Graphic Witness: Hugo Gellert
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Hugo Gellert: Karl Marx' 'Capital' in Lithographs

Degree of Exploitation of Labor Power

RATE OF SURPLUS VALUE: degree of exploitation of labor power

. . . We have seen that during one part of the labor process the worker produces nothing more than the value of his labor power, that is, the value of his necessary means of subsistence. Since his work as producer is done in a society where the social division of labor prevails, he does not produce the necessaries of life for himself directly, but produces, in the form of some particular commodity, such as yarn, a value equal to the value of his means of subsistence, or to the value of the money with which he buys them.

The portion of his working day spent in this way is larger or smaller according as the value of the average amount of the means of subsistence that he needs daily is smaller or larger, that is, according as the average daily labor time required for their production is longer or shorter. If, on the average, the value of his daily means of subsistence is the embodiment of six working hours, then on the average, the worker will have to labor for six hours daily in order to produce this value. If he were not working for a capitalist, but on his own account, independently, then, other things being equal, he would have, on the average, to work for the same aliquot [number of hours or] part of the day in order to produce the value of his labor power, and thus acquire the means of subsistence necessary for his own maintenance or persistent reproduction.

Since, however, in that part of the working day in which he produces the daily value of labor power (3s., let us say), he produces nothing more than an equivalent for the value of labor power which has already been paid by the capitalist, since the new value he creates does nothing more than replace the value of the variable capital which has been advanced, this production of value would appear to be nothing more than reproduction.

I therefore term that part of the working day in which such reproduction is effected, necessary labor time; and I term the labor expended during this period, necessary labor. The latter is necessary for the worker, because it is independent of the social form of his labor. It is necessary for capital, and for the world of capital, because the continued existence of the worker forms their foundation.

The second period of the labor process, that in which the worker has overstepped the limits of necessary labor time, costs him labor, calls upon him for the expenditure of labor power, but it does not serve to create any value for him. It serves to create surplus value, which smiles upon the capitalist with all the charms of an entity created out of nothing. This part of the working day I term, surplus labor time; and all the labor expended in it I term surplus labor.

If we are to understand value in general, it is of supreme importance that we should learn to regard it as a mere congelation of labor time, as nothing more than materialized labor; and for the understanding of surplus value, it is just as important that we should learn to regard this as a mere congelation of surplus labor time, as nothing more than materialized surplus labor. What distinguishes the various economic types of society from one another (distinguishes, for instance, a society based upon slavery from a society based upon wage labor), is nothing other than the way in which surplus labor is extorted from the actual producer, from the worker.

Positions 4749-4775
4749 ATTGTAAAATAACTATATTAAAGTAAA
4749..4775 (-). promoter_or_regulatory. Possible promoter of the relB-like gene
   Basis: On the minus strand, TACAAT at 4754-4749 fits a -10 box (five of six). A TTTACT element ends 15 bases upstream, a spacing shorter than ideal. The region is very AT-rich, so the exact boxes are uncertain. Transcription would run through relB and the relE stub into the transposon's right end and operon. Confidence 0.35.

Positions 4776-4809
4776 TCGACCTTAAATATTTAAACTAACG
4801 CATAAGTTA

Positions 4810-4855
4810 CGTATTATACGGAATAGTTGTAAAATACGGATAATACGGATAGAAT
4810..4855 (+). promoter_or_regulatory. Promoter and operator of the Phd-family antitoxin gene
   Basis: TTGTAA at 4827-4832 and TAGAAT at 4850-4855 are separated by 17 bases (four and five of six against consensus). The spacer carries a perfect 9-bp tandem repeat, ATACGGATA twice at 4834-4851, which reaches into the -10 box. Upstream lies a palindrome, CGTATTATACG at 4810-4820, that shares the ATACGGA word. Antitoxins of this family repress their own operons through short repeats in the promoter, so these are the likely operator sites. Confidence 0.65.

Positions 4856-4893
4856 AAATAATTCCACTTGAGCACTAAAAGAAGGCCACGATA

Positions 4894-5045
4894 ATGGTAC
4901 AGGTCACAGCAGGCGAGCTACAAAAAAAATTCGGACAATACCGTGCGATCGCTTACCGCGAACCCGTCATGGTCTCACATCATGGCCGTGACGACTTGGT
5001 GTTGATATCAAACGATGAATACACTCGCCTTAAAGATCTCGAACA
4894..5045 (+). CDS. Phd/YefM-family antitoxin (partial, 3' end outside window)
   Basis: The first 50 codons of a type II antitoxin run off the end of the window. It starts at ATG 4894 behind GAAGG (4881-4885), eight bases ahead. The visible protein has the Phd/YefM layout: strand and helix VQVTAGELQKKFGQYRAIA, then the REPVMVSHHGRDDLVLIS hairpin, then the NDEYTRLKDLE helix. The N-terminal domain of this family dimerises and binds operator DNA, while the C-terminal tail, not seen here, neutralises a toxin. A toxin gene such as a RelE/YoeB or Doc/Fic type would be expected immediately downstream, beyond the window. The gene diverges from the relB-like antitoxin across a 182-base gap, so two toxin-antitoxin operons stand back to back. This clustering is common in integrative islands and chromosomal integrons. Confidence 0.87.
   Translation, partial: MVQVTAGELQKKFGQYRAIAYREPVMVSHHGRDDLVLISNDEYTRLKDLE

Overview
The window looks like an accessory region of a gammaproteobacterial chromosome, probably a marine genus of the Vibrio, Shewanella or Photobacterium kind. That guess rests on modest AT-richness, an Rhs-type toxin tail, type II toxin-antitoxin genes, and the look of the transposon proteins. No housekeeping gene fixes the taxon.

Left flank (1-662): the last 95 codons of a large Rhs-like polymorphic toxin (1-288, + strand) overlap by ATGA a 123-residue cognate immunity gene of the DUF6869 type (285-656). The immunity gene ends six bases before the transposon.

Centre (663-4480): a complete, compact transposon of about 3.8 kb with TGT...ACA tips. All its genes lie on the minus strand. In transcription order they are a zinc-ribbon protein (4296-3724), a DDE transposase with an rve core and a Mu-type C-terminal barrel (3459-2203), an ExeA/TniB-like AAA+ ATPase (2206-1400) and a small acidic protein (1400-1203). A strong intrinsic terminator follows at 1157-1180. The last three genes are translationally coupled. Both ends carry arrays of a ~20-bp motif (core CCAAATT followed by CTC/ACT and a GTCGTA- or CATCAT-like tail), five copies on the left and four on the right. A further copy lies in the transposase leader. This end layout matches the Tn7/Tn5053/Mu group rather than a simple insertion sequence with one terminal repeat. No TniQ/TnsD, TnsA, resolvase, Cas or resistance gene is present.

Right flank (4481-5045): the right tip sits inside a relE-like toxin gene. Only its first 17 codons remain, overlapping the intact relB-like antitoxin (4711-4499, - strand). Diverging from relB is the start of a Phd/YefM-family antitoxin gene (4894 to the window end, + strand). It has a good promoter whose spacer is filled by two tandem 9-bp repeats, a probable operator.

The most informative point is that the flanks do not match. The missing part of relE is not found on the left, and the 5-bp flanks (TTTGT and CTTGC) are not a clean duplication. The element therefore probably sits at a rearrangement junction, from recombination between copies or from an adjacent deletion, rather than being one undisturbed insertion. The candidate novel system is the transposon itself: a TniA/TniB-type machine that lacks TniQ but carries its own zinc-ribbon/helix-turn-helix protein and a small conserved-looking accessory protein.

Since the value of the variable capital is equal to the value of the labor power which this variable capital buys, and since the value of this labor power determines the length of the necessary portion of the working day, while surplus value is determined by the length of the surplus portion of the working day, it follows that the ratio between surplus value and variable capital is identical with the ratio between surplus labor and necessary labor. . . .

The rate of surplus value is, therefore, a precise expression for the degree of the exploitation of labor power by capital, or of the exploitation of the worker by the capitalist. . . .

The part of the product that represents the surplus value . . . . I term surplus product. Just as the rate of surplus value is determined by its relation, not to the total capital advanced, but to the variable part of that capital, so the relative magnitude of the surplus product is determined by its ratio, not the remainder of the total product, but to that part of the product which represents necessary labor. Inasmuch as the production of surplus value is an end and aim of capitalist production, wealth should be measured by the relative magnitude of the surplus product, not by the absolute magnitude of the product.

The sum of the necessary labor and the surplus labor, the period of time in which the worker produces both the value which replaces the value of his labor power and surplus value in addition, constitutes the actual time during which he works -- his working day.